Golf and resort town Hammamet in Tunisia

25 September 2020 | Author/Destination: | Rubric: General, Union for the Mediterranean

Old city of Hammamet © Mahdi Chaker/cc-by-sa-3.0

Old city of Hammamet © Mahdi Chaker/cc-by-sa-3.0

Hammamet is a town in Tunisia. Thanks to its beaches, it is a popular destination for swimming and water sports and is one of the primary tourist destinations in Tunisia. It is located in the south-eastern section of Cap Bon and is part of the Nabeul Governorate. The reported number of inhabitants varies from 100,000 to 400,000 and the population quadruples due to tourists’ arrival in the summer.   read more…

Hassan II Mosque in Casablanca

16 September 2020 | Author/Destination: | Rubric: General, Union for the Mediterranean

© BenSlivka/cc-by-sa-4.0

© BenSlivka/cc-by-sa-4.0

The Hassan II Mosque (Grande Mosquée Hassan II) is a mosque in Casablanca, Morocco. It is the largest functioning mosque in Africa and is the 7th largest in the world. Its minaret is the world’s second tallest minaret at 210 metres (689 ft). Completed in 1993, it was designed by Michel Pinseau under the guidance of King Hassan II and built by Moroccan artisans from all over the kingdom. The minaret is 60 stories high topped by a laser, the light from which is directed towards Mecca. The mosque stands on a promontory looking out to the Atlantic Ocean; worshippers can pray over the sea but there is no glass floor looking into the sea. The walls are of hand-crafted marble and the roof is retractable. A maximum of 105,000 worshippers can gather together for prayer: 25,000 inside the mosque hall and another 80,000 on the mosque’s outside ground.   read more…

Kutubiyya Mosque in Marrakesh

12 August 2020 | Author/Destination: | Rubric: General, Union for the Mediterranean

© Baca12/cc-by-sa-4.0

© Baca12/cc-by-sa-4.0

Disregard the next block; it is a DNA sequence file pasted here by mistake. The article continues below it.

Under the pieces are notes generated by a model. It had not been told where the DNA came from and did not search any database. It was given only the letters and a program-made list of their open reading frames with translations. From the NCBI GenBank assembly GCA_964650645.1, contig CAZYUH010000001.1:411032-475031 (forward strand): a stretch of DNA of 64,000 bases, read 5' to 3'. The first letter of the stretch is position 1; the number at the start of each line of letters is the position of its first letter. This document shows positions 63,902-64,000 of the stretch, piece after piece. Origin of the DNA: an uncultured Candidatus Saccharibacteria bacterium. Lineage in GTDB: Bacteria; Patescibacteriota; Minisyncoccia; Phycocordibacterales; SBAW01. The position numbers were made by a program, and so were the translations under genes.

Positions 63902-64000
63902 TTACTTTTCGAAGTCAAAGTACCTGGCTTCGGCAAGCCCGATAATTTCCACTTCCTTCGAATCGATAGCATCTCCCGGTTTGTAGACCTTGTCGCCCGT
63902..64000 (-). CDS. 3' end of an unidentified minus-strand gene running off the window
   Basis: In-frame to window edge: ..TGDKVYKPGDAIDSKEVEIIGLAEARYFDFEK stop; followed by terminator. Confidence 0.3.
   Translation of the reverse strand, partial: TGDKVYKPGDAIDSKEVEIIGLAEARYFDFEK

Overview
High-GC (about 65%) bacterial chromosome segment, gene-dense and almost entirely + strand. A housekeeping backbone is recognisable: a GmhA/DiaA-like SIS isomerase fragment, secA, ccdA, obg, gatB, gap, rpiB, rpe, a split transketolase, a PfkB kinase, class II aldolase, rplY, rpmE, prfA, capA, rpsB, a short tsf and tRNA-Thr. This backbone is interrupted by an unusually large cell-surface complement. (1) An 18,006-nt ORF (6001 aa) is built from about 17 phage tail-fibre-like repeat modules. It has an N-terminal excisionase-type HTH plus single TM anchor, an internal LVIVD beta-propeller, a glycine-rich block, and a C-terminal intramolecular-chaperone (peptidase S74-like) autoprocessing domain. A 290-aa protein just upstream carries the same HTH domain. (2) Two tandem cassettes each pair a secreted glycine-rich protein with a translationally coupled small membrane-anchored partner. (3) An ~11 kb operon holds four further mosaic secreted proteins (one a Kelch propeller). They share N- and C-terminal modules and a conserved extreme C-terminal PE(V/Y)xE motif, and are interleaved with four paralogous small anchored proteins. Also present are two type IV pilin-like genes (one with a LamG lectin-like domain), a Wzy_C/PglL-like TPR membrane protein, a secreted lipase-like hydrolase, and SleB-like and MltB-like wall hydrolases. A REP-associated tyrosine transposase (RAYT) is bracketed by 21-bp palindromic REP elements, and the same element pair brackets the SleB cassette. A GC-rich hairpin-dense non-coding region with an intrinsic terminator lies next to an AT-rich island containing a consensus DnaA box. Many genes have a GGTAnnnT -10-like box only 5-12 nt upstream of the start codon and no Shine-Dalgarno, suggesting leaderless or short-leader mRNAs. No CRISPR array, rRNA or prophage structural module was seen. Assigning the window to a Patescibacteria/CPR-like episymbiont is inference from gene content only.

The Kutubiyya Mosque or Koutoubia Mosque is the largest mosque in Marrakesh in Morocco. The mosque’s name is also variably rendered as Jami’ al-Kutubiyah, Kutubiya Mosque, Kutubiyyin Mosque, and Mosque of the Booksellers. It is located in the southwest medina quarter of Marrakesh, near the famous public place of Jemaa el-Fna, and is flanked by large gardens. All the names and spellings of Kutubiyya Mosque are based on the Arabic word kutubiyyin, which means “booksellers”. The Koutoubia Mosque, or Bookseller’s Mosque, reflects the honorable bookselling trade practiced in the nearby souk. At one time as many as 100 book vendors worked in the streets at the base of the mosque.   read more…

Market place Jemaa el-Fnaa in Marrakesh

10 June 2020 | Author/Destination: | Rubric: General, UNESCO World Heritage, Union for the Mediterranean

© Boris Macek/cc-by-sa-3.0

© Boris Macek/cc-by-sa-3.0

Jemaa el-Fnaa is a square and market place in Marrakesh‘s medina quarter (old city). It remains the main square of Marrakesh, used by locals and tourists. Marrakesh was founded by the Almoravid Dynasty in 1070 by Abu Bakr ibn Umar and subsequently developed by his successors. Initially, the city’s two main monuments and focal points were the fortress known as Ksar el-Hajjar (“fortress of stone”) and the city’s first Friday mosque (the site of the future Ben Youssef Mosque). The Ksar el-Hajjar was located directly north of today’s Koutoubia Mosque. The major souk (market) streets of the city thus developed along the roads linking these two important sites and still correspond to the main axis of souks today. At one end of this axis, next to the Ksar el-Hajjar, a large open space existed for temporary and weekly markets. This space was initially known as Rahbat al-Ksar (“the place of the fortress”). Other historical records refer to it as as-Saha al-Kubra (“the grand square”), or simply as as-Saha or ar-Rahba.   read more…

The Saint Catherine’s Monastery at Mount Sinai

1 March 2018 | Author/Destination: | Rubric: General, House of the Month, UNESCO World Heritage, Union for the Mediterranean

Saint Catherine's Monastery in front of Mount Sinai © flickr.com - Joonas Plaan/cc-by-2.0

Saint Catherine’s Monastery in front of Mount Sinai © flickr.com – Joonas Plaan/cc-by-2.0

Saint Catherine’s Monastery, officially “Sacred Monastery of the God-Trodden Mount Sinai”, lies on the Sinai Peninsula, at the mouth of a gorge at the foot of Mount Sinai, in the city of Saint Catherine, Egypt in the South Sinai Governorate. The monastery is controlled by the autonomous Church of Sinai, part of the wider Eastern Orthodox Church, and is a UNESCO World Heritage Site. Built between 548 and 565, the monastery is one of the oldest working Christian monasteries in the world. The site contains the world’s oldest continually operating library, possessing many unique books including the Syriac Sinaiticus and, until 1859, the Codex Sinaiticus. A small town with hotels and swimming pools, called Saint Katherine City, has grown around the monastery.   read more…